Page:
Domestic violence against women seems to be depressingly widespread but a new scheme is calling on employers to help combat the effects of abuse, protect staff and cut the growing human and economic cost to business. Ross Wigham reports.
The stark cost is all too clear: one woman is killed every two days at the hands of a violent partner. Probably more surprising is the annual financial cost to the British economy, which currently stands at an estimated £3bn.
It may sound callus to talk about profit and loss on such a sensitive subject, but even low-level abuse can have a huge impact on workplaces, both through the victim and their concerned colleagues.
Once an employee starts suffering domestic abuse there is a knock-on effect for employers and just one case can have a devastating effect through absenteeism, reduced productivity, staff turnover and costly errors.
A group of corporate employers is now trying to make a difference by helping companies reduce the cost of abuse, taking the lead from a similar scheme in the US set up 10 years ago.
Led by health products retailer Body Shop, the Corporate Alliance against Domestic Violence also includes the BBC, AOL/Time Warner, KPMG, and the NHS. Collectively these organisations cover more than two million employees.
Christopher Davies, global campaigns manager at the Body Shop, said corporations should be developing policies that protect staff and reduce the huge emotional and economic costs.
“We believe employers should play a positive role. Businesses can have an incredibly positive impact on domestic violence. We’re developing some sample policies for employers and we’ve drawn up a template that businesses can use.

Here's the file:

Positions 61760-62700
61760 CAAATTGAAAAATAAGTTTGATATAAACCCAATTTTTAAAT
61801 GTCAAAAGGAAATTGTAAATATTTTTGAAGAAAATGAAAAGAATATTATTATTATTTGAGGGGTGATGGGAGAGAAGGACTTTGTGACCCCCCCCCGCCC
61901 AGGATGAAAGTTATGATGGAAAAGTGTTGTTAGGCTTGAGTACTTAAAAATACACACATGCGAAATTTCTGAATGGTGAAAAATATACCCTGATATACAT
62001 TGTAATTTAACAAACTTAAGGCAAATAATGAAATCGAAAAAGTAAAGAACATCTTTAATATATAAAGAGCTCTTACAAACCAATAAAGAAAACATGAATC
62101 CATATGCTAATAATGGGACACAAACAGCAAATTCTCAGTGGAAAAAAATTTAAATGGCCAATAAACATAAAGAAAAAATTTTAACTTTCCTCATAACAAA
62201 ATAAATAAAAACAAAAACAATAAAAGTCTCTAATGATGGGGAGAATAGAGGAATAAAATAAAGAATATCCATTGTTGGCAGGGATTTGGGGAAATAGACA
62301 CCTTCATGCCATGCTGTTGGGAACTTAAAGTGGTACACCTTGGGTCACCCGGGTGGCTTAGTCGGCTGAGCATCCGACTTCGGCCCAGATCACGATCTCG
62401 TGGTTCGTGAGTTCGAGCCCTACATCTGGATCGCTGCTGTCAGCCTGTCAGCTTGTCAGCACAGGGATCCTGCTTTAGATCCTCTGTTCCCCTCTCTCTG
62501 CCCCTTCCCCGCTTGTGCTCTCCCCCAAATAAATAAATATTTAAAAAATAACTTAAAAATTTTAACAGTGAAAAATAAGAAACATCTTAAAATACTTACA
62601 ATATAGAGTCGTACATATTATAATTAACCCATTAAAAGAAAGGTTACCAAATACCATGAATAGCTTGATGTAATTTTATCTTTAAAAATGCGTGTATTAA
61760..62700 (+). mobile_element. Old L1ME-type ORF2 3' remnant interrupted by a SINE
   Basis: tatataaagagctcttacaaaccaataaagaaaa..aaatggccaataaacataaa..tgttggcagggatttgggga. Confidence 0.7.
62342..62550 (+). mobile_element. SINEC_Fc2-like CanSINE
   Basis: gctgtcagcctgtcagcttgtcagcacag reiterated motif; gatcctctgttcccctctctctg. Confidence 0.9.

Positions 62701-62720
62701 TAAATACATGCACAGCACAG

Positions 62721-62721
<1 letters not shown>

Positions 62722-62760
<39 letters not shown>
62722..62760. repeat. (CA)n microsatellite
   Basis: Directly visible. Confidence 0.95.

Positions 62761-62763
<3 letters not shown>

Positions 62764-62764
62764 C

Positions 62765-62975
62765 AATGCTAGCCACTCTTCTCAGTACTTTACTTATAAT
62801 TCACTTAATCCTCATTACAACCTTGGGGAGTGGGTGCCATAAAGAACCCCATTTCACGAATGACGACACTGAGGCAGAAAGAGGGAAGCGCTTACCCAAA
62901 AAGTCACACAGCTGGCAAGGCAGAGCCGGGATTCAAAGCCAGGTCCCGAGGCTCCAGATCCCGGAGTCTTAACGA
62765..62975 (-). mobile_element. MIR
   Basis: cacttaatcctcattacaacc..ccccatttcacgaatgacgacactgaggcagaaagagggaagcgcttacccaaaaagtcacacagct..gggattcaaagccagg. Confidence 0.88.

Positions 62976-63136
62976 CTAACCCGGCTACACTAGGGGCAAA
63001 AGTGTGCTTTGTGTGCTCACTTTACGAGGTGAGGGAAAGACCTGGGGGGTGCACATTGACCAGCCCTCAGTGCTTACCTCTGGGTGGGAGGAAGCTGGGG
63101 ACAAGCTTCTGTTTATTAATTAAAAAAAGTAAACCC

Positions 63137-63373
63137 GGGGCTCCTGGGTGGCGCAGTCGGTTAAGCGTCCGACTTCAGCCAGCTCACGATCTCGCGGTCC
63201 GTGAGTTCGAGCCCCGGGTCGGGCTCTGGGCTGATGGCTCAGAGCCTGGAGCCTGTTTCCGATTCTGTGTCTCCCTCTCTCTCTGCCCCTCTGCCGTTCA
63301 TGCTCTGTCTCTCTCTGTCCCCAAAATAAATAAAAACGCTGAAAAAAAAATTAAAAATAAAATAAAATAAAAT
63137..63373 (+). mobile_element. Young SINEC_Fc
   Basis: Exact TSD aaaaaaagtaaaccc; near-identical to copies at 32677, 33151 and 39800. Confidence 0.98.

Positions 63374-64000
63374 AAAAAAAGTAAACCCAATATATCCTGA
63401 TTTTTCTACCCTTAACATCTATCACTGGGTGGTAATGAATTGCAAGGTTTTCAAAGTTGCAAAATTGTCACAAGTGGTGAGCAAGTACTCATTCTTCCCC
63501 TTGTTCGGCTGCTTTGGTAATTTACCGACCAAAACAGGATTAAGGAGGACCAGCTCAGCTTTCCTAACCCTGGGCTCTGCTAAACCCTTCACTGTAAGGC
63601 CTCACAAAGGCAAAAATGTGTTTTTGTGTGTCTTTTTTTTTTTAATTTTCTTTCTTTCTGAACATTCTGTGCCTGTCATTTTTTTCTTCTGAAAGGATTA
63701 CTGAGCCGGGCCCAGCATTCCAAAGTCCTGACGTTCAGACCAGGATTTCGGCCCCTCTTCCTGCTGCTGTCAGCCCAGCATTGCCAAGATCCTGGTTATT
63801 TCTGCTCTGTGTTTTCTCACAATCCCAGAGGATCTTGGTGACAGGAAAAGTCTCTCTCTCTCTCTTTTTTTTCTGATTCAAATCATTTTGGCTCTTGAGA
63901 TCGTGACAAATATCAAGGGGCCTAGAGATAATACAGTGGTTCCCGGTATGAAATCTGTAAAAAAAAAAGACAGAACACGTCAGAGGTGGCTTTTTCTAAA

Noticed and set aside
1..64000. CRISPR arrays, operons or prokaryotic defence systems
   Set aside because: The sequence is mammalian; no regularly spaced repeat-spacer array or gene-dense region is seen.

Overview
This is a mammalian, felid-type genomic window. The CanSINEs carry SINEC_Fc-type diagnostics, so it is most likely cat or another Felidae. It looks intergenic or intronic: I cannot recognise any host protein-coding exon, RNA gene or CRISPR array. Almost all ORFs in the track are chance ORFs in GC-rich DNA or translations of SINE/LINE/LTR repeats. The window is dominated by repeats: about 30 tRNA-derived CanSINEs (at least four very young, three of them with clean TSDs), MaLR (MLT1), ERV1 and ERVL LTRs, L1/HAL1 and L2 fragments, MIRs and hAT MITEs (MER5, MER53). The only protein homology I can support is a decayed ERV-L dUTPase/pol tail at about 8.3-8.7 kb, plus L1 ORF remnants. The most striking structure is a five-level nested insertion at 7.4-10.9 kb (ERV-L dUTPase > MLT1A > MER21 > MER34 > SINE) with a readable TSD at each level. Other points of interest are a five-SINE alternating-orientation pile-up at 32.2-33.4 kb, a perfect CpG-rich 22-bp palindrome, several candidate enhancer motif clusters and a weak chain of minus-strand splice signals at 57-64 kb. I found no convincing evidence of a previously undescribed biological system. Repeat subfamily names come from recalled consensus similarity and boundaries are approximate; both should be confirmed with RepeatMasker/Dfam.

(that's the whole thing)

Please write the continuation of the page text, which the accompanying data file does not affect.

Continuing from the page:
“We want to give companies the means to communicate with victims and let them know where they can go to get more help. We hope to establish a training day for managers to help them cope with the issues arising from domestic violence,” he said.
The group hopes to cover as many as three million staff by recruiting more employers and Davies thinks businesses have a moral obligation to workers and the wider community.
He dismissed the view that employers shouldn’t get involved in the issue and said even if they ignored the moral argument, they must take action to reduce the financial costs.
“Good employers should look after their staff but in purely economic terms it is a problem that is costing them money. Even if it is only through self-interest they should be doing something about it.
“HR is crucial in driving these ideas and making staff and managers aware of the problem and potential consequences,” Davies added.
The alliance has developed an online resource for employers, providing practical guidance on how to deal with domestic violence, how to support staff suffering abuse and where to report perpetrators.
The NHS is one of the scheme’s biggest supporters – it has more than 1.3 million staff – and head of workplace health, Julian Topping, hopes the alliance will help battle domestic violence on several fronts.
“Domestic violence is a hidden epidemic which has a huge impact on the NHS. Every day NHS organisations are affected by it as both the providers of care for those who are victims and as the employer of staff who suffer from its effects,” Topping said.
“As the largest employer in the UK this alliance presents us with the opportunity to make a difference to the lives of those who suffer every day. We will ensure that NHS organisations have the tools they need to tackle domestic violence head on,” he added.
Domestic violence – the employer perspective
56% of abused women arrive late for work at least five times a month
75% of victims are targeted at their workplace
53% of abused women miss at least three days of work a month
Once a victim leaves an abusive relationship they are particularly vulnerable while at work
Source: Home Office
Corporate Alliance against Domestic Violence: www.corporateallianceuk.com
Corporate Alliance to end Partner Violence (USA): www.caepv.org